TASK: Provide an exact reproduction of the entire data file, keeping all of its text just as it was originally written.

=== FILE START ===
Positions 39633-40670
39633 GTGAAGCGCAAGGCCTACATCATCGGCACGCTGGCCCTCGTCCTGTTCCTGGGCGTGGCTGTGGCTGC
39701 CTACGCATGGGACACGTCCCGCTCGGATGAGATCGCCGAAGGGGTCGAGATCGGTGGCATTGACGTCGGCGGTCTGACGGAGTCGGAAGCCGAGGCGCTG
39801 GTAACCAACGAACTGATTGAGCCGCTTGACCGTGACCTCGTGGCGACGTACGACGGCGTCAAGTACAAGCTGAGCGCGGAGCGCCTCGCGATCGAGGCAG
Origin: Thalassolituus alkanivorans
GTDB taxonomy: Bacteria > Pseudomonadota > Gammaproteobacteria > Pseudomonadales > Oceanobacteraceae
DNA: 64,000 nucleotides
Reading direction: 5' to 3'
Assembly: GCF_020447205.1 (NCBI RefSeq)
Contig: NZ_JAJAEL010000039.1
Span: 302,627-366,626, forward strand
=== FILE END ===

Positions 39633-40670
39633 GTGAAGCGCAAGGCCTACATCATCGGCACGCTGGCCCTCGTCCTGTTCCTGGGCGTGGCTGTGGCTGC
39701 CTACGCATGGGACACGTCCCGCTCGGATGAGATCGCCGAAGGGGTCGAGATCGGTGGCATTGACGTCGGCGGTCTGACGGAGTCGGAAGCCGAGGCGCTG
39801 GTAACCAACGAACTGATTGAGCCGCTTGACCGTGACCTCGTGGCGACGTACGACGGCGTCAAGTACAAGCTGAGCGCGGAGCGCCTCGCGATCGAGGCAG
Origin: Thalassolituus alkanivorans
GTDB taxonomy: Bacteria > Pseudomonadota > Gammaproteobacteria > Pseudomonadales > Oceanobacteraceae
DNA: 64,000 nucleotides
Reading direction: 5' to 3'
Assembly: GCF_020447205.1 (NCBI RefSeq)
Contig: NZ_JAJAEL010000039.1
Span: 302,627-366,626, forward strand